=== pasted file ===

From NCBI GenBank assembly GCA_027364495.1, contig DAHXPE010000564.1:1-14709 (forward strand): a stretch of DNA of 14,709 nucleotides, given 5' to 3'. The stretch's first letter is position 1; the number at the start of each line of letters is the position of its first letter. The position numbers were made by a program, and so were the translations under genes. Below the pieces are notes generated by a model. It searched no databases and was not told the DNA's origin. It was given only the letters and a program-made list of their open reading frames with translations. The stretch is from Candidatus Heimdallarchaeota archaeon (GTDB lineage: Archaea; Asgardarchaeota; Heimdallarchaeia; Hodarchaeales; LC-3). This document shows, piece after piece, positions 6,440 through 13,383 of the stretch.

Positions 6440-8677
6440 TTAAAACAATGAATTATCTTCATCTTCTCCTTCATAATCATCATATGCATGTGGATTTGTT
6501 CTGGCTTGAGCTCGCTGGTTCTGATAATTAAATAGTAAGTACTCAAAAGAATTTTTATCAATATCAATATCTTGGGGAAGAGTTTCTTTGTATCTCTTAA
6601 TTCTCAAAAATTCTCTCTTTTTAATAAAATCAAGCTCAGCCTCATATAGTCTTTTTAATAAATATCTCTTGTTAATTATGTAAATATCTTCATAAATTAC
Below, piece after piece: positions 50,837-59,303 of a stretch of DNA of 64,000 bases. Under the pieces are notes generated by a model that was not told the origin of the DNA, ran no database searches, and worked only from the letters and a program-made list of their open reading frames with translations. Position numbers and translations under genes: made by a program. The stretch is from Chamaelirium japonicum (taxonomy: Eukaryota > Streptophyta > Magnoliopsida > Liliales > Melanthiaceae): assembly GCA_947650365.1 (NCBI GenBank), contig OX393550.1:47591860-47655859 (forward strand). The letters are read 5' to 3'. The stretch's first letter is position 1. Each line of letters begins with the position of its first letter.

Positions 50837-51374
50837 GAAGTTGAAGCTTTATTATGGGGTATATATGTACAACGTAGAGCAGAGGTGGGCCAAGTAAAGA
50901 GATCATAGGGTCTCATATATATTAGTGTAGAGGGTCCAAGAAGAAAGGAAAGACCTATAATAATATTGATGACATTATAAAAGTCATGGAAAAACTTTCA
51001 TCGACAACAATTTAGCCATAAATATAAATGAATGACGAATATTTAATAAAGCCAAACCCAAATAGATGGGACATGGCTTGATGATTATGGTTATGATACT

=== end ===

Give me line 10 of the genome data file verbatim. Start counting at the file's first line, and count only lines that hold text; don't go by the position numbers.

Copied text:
51001 TCGACAACAATTTAGCCATAAATATAAATGAATGACGAATATTTAATAAAGCCAAACCCAAATAGATGGGACATGGCTTGATGATTATGGTTATGATACT